Event Centrality

I have been making a case for events in geo-historical information systems, periodically so to speak, over the past several years. Since I went “alternative-academic” (alt-ac) after completing my Geography PhD in 2010, I have neglected to publish material out of my dissertation—something I was cautioned strenuously against. I will begin rectifying that in bite-sized chunks on this blog; in time, maybe even write an article for an open access journal.

After nearly five years of building interactive scholarly works [1] others had in mind as a digital humanities research developer at Stanford, I’m moving on this Fall, and revisiting some of the things I was going on about in that dissertation. Oddly enough, I took a geography degree in order to better understand human history. Also odd perhaps is that I still like a lot of what I wrote.

It is titled “Representing Historical Knowledge in Geographic Information Systems,” and worth noting I was referring to (lower case, generic) geographic information systems, not GIS software packages like QGIS or ArcMap. Had no idea they were conflated so completely outside the discipline. Anyway, I began the introduction this way:

“The conceptual vehicle by means of which historians construct or analyze the contingency and temporal fatefulness of social life is the event. Historians see the flow of social life as being punctuated by significant happenings, by complexes of social action that somehow change the course of history.”

                                                                                                           (Sewell 2005:8)

Complex historical events are dynamic geographic phenomena: they comprise human activity associated with particular locations on the earth surface, and their participants’ locations and attributes over time are integral to their analysis.

Events are the central and most comprehensive container for information about dynamic geo-historical phenomena. To describe an event well is to account for its purpose and results, its participants’ roles in component activities during some interval, its setting in terms of space-time locations and relevant condition states, and its relation to other events, including as elements of historical processes.

The representation of large numbers of events along those dimensions will enable a powerful “faceted browsing” capability, and spatiotemporal analyses supporting the discovery of underlying processes. The power of events as information containers will stem in large part from typing them along their numerous dimensions.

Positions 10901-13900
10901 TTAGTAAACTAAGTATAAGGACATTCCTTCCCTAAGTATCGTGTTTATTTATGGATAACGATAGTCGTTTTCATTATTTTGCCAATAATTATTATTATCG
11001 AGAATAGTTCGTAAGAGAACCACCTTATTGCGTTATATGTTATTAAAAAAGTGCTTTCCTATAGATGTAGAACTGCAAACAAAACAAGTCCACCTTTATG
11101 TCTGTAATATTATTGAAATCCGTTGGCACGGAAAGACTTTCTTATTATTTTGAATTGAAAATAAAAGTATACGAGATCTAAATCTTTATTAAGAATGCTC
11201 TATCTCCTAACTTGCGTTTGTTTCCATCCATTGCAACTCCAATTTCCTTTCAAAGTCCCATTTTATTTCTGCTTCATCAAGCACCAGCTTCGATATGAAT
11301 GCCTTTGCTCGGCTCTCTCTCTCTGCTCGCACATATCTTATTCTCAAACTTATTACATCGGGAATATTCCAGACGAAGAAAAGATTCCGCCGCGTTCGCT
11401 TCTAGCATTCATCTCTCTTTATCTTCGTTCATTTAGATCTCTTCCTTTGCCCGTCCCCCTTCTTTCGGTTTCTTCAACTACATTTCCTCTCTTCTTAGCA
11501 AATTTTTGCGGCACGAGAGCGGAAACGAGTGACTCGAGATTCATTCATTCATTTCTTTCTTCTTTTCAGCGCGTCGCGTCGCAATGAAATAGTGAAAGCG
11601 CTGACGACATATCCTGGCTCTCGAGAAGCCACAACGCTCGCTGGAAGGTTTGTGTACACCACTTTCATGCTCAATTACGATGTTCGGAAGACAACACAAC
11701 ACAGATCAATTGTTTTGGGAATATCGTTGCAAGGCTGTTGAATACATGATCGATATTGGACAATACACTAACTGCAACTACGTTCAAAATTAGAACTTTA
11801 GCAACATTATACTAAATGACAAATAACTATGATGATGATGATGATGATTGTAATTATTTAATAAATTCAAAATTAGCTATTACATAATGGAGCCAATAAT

After four chapters explaining my ontology engineering methodology and analyzing print historical atlases to discover some of what I called “the stuff of history,” in Chapter 5 I finally got around to elaborating the case and citing the articulate originators of CIDOC-CRM:

If we make a simple graph of the things in atlas maps—say events, people, material objects, and settings—we see the only object directly connected to all the others is the event. Virtually all relationships between persons, things and places are a function of, or mediated by, events (Figure 5-1).

Doerr and Iorizzo (2008) describe how its (CIDOC-CRM) event-centered approach permits “a picture of history as a network of lifelines of persistent items meeting in events in space/time […],” an “extraordinarily powerful” model supporting a “surprising wealth of inferences” (p. 5-8).   

figure_5.1

Figure 5.1 Event centrality

 

From that simple conceit, I went on to postulate that:

… just as physical objects are composed of one or more material substance, discrete temporal objects like events are composed of activity. At least it will be useful in the design of certain information systems to represent things as such, whether or not in actuality there is something in the temporal realm corresponding to matter in the physical realm.

Then I drew a slightly crazy figure to illustrate that notion (a = activity, e = events, pr = processes, pd = historical periods, s = states):

figure_5.2

Following that (skipping a step or two), I framed the engineering tasks to follow by enumerating six primitive “constructs” (I prefer “patterns” now) that are key elements of historical knowledge representation: Events and Participation; Place; Groups and Membership; Historical Periods; Historical Processes; and Attribution.

Not coincidentally, I’m finding that the research I’ve pursued since has focused on a few of these, which are interwoven when one approaches particular systems, such as historical gazetteer services and applications blending maps and timelines.

In particular a new (to me) pattern, of Setting merges Place and Historical Period has emerged in response to requirements of particular systems and applications. My work on Topotime is a result. I do think this is the way ontology design patterns are supposed to work: as modular and often connecting pieces expressing conceptual and theoretical bases for data models and interchange formats.

[1] Interactive Scholarly Works is a term I came up with back in the day, when Elijah Meeks and I worked out a taxonomy comprising Interactive Scholarly [Objects, Works, Publications] reflecting the range of things we were building at Stanford.

References

Doerr, M. & Iorizzo, D. (2008). The dream of a global knowledge network—A new approach. ACM Journal on Computing and Cultural Heritage 1(1): 5.1-5.23.

Sewell, W. H. (2005). Logics of history. Chicago: University of Chicago Press.

 

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